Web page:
At 60 years old, Canadian singer-songwriter Jane Siberry says she’s inching toward her prime. “Maybe there are several primes,” she muses. “My goal—maybe a lot of people’s goal—is to live more authentically. Don’t make a move until it pushes you from inside.” Planning is not typical for Siberry, but other projects she thinks about include a TV talk show with musical guests, and a detective TV series for which she’d enlist her musician friends—a light-hearted show covering complex issues, she explains.
Siberry’s new CD, Angels Bend Closer—her first in five years—is garnering the kind of praise that secured her cult-like status 35 years ago. Here, she confronts hopelessness and doubt, but true to form, Siberry inevitably provides solace, a way of feeling whole again. She says, “It was time to do songs that were safe, direct, familiar, not too weird or outside.” The album is listed In NPR’s Best Music of 2016.
It took her five years to complete Angels working intermittently in different stages. “People might ask why it’s been so long,” she jokes, “Who knows? Maybe they thought I was working at a Whole Foods or something.”
“I went through my whole catalog and I was surprised to find there’s a through line: trustworthy, consistent. I’m much more direct now. I don’t use he and she, I use ‘you.’ I try not to be too cryptic.” She says candidly, “We don’t have that much time, let’s dive in. I’m sort of like that in person, too. It’s a good feeling when you’re not tentative. You’re operating from a whole different foundation.”
Siberry of Local 149 (Toronto, ON) is largely self-taught, having learned to play piano by ear at a young age. Later on, she would draw on classical and operatic works to create her distinctively lush, ethereal sound. As a teenager, she learned to play the guitar by working through the repertory of fellow Canadian Leonard Cohen.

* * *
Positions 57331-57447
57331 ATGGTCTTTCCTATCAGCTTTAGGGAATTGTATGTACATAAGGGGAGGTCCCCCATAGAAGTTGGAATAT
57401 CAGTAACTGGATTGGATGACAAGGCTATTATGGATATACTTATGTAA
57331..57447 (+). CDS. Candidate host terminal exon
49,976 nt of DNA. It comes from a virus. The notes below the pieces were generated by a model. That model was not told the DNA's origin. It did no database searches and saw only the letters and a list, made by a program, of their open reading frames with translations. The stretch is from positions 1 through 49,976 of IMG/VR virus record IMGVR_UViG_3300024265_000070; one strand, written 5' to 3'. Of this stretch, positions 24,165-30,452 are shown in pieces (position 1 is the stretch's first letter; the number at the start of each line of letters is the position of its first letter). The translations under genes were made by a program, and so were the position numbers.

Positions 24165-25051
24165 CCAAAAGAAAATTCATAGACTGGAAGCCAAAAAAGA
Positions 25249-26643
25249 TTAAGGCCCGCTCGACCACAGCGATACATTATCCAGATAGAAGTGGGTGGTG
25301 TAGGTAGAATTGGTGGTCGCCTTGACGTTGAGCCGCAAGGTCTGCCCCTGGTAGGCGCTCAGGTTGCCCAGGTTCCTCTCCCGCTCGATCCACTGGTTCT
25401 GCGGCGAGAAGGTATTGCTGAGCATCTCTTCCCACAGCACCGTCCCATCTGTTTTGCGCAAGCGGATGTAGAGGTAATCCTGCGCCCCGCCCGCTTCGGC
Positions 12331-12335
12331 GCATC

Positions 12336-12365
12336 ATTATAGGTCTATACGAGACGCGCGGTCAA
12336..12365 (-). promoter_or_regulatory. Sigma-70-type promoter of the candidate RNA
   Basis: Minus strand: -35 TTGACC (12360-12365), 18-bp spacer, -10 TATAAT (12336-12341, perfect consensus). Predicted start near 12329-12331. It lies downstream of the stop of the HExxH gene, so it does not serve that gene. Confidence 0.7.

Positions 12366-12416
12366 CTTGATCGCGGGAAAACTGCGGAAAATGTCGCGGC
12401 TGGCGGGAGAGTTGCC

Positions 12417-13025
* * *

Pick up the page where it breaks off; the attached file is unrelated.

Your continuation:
Already a union member at 18, Siberry began recording in the 1970s. In the 1980s, when she moved into electronic art pop, she became internationally recognized.
Siberry’s second album, No Borders Here (1984), yielded her first single, the hit “Mimi on the Beach.” With her breakthrough album, The Speckless Sky (1985), she earned awards and the attention of artists like Brian Eno, who collaborated on a later album, When I Was a Boy. Her duet with Local 145 (Vancouver, BC) member k.d. lang, “Calling All Angels,” from the same album, has been featured in two films: Wim Wenders’ Until the End of the World (1991) and Pay It Forward (2000).
In 2006, Siberry adopted the name, Issa, and shed most of her possessions, keeping only one guitar. And then six years ago, she made the switch from performing in larger clubs to smaller venues—home concerts in a salon-type setting.
“I move around a lot and that was part of changing my name—to be more at the behest of the universe,” she says. These days, her only home is a cabin in Northern Ontario, where she retreats when not touring. Her traveling companion is her beloved border collie, Gwyllym.
Siberry credits executive producer Dellamarie Parrilli for adding energy to the arrangements on Angels. “She took what she loves about my music and tried to exaggerate it, making things more poignant, more soaring, elevating my voice,” explains Siberry.
“Part of our jobs as musicians is to be a barometer—it’s a natural thing,” Siberry says. I write about things I wish I had heard people talk about when I was 16. “There weren’t very many people [talking about them], except maybe Leonard Cohen and Joni Mitchell [of Local 47 (Los Angeles, CA)]. I felt like that was a party I wanted to join.”
It was through jazz that Siberry became more interested in formal writing. She says she has always “trusted” jazz musicians. “I understand their kind of musical poetry. I’m being spoken to respectfully. They’re connected enough to themselves. I’m hearing how someone else is living their life,” she explains. Jazz players are also better suited to her music and performances, which involve a lot of on-stage improvising.
“I sometimes think the true role of the musician should be unterritorial, more like shaping than writing a song,” she says, adding that she wouldn’t mind if someone decided to change some of her lyrics. “We’re all different musical beings.”
Every now and then Siberry performs with k.d. lang and says she looks forward to the day when they do “Living Statue” together on stage. In the meantime, Siberry will tour wherever the new CD events and celebrations take her—as long as Gwyllym can go, too.
She may play Carnegie Hall, or head to the mountains in Wales, she explains. Some shepherding friends have invited her to help take the sheep up the mountain when they’ve got their lambs—one event where Gwyllym will be the star. After the sheep are up the mountain, Siberry will tour the UK, walking from town to town and gig to gig.